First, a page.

This interpretation of Systems Dynamics by E. LASZLO (after P. WEISS) is quite different from J. FORRESTER's models.
LASZLO writes: "In fact, the organic functions commonly referred to as "controls", "regulations", "compensations", and the like, come under suspicion of being instances of organic systems dynamics rather than mechanisms with predesigned and ready pathway channels. Under such dynamics the appropriate response channels form an ad hoc as manifestations of an integrated response under some such overall rule as "most economical maintenance of an ordered equilibrium state" or "attainment of a state of minimum free energy" (1974, p.118).
These views seem to relate more to the "why" of systems dynamics than to the "how" and could become a better guide to the construction of models, because they correspond to the basic nature of well connected systems.
On the other hand, this does not resolve the modelization problems of chaos in complex systems. In fact, most systems dynamics models basically postulate near-equilibrium stability, aim at maintaining it and do not have much to say when it is lost.
However, in a recent assessment of S.D., K.DE GREENE writes: "There are a number of important realworld behaviors of complex living systems that classical systems dynamics cannot completely explain. Systems dynamics should be integrated with dissipative-structure theory, synergetics, catastrophe theory, field theory and chaos theory in order better to explain and to predict evolution, the different kinds of stability and instability, structural change and structural constancy, the different kinds of equilibrium situations, bifurcations, the emergence of collective behavior and the qualitative meaning of information" (1994, p.3).
Consequently, DE GREENE states the following "questions of concern": "Does system dynamics theory as it now stands provide the necessary fit to the problems of a world that has become increasingly turbulent and unstable since the pioneering foundations were first laid? Can system dynamics be enriched with constructs from other systems theories? Can a larger metatheory, incorporating systems dynamics, be developed?" (p.5).
FORRESTER himself, in "Urban dynamics" (1969), proposed a number of auxiliary constructs that could lead to integrated system dynamics. They have been resumed as follows by DE GREENE (p.5):
"Complex systems have many levels and multiple, nonlinear feedback loops.
"System behavior is counterintuitive, that is, counter to intuition based on experience with simple feedback systems; cause and effect are not closely related in time and space.
"Complex systems are insensitive to changes of many parameters or constants.
"Complex systems resist most policy changes (changes in how information is used to determine action) because the system makes compensatory shifts.
"Complex systems can be controlled through influence points because the system is sensitive to a few parameters and to some changes in structure; a policy change may lead to the radiation of pressures throughout the system.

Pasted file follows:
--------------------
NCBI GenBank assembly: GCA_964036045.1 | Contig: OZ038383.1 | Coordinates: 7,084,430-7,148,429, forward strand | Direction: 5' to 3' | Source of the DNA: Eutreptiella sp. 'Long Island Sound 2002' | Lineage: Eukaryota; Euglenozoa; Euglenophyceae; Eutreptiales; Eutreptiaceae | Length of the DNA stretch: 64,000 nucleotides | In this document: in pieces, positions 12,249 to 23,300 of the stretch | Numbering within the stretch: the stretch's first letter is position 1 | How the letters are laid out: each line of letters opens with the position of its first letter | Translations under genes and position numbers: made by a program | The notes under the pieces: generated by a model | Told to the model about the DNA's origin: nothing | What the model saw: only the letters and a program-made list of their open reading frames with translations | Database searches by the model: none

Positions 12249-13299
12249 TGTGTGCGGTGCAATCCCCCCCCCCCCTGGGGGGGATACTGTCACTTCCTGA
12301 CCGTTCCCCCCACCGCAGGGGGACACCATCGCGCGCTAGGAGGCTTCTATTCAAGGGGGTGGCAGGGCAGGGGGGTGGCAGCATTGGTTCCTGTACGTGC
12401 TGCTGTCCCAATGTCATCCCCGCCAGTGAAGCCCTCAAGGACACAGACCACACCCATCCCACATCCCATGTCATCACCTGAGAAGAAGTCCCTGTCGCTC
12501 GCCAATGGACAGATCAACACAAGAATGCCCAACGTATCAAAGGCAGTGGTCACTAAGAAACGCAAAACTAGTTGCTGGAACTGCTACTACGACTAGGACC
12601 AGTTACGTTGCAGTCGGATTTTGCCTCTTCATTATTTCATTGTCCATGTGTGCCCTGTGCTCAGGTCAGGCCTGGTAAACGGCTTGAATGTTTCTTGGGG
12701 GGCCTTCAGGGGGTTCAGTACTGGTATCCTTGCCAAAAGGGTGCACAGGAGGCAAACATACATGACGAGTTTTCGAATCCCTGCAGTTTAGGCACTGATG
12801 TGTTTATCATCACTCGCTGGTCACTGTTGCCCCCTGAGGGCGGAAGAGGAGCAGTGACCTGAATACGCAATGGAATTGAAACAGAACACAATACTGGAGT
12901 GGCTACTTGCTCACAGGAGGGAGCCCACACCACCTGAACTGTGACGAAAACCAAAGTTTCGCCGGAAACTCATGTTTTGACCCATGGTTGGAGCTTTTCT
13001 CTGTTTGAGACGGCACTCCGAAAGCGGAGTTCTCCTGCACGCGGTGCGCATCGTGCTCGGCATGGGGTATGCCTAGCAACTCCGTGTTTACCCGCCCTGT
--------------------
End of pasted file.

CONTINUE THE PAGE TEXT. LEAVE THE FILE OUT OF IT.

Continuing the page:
"Complex systems counteract externally imposed corrective programs or applied forces; corrective programs displace natural internal processes.
"Changes in a complex system can cause short-term responses opposite to long-term responses; conflict between the two can produce a worse-than-before condition; the short term can lead to long-term degeneration.
"Complex (social) systems tend to drift to a condition of low performance, because people adjust their norms in such a way that degraded performance is perceived as improvement so that they then apply more of the original "corrective" actions".
A good case-example is the generally applied policy to "improve" urban and suburban motor car traffic: more cars "need" more roads, while more roads are an incentive for more cars, in a repetitive positive feedback which would unavoidedly lead to global traffic jam in cities if some negative feedback (natural or planned) is not to introduce some limit.
DE GREENE concludes that a "larger systemic effort" is needed to incorporate in Systems Dynamics:
"1.The stochastic-deterministic, continuous/discrete/discontinuous evolution of real world systems.
"2. The family of equilibrium situations including nonequilibrium and far-from-equilibrium as well as equilibrium per se and restorable, perturbation-driven disequilibrium.
"3. The nature of critical thresholds and bifurcation points.
"4. The emergence of structural instability and true, qualitatively different structural change, as opposed to functional change mediated by change in the dominance of feedback loops.
"5. The qualitative nature of information and the evolution toward gain and loss of collective information.
"6. The overall properties and behavior of fields including order parameters" (Ibid).
This program would take in account (as a minimum) THOM's catastrophes, LIAPOUNOV's condition of stability, PRIGOGINE's thermodynamics of far-from-equilibrium systems and dissipative structuration, LORENZ, SMALE et al. chaos, and HAKEN's synergetics. This is evidently quite a tall order.
- 1) General information
- 2) Methodology or model
- 3) Epistemology, ontology and semantics
- 4) Human sciences
- 5) Discipline oriented
To cite this page, please use the following information:
Bertalanffy Center for the Study of Systems Science (2020). Title of the entry. In Charles François (Ed.), International Encyclopedia of Systems and Cybernetics (2). Retrieved from www.systemspedia.org/[full/url]
We thank the following partners for making the open access of this volume possible: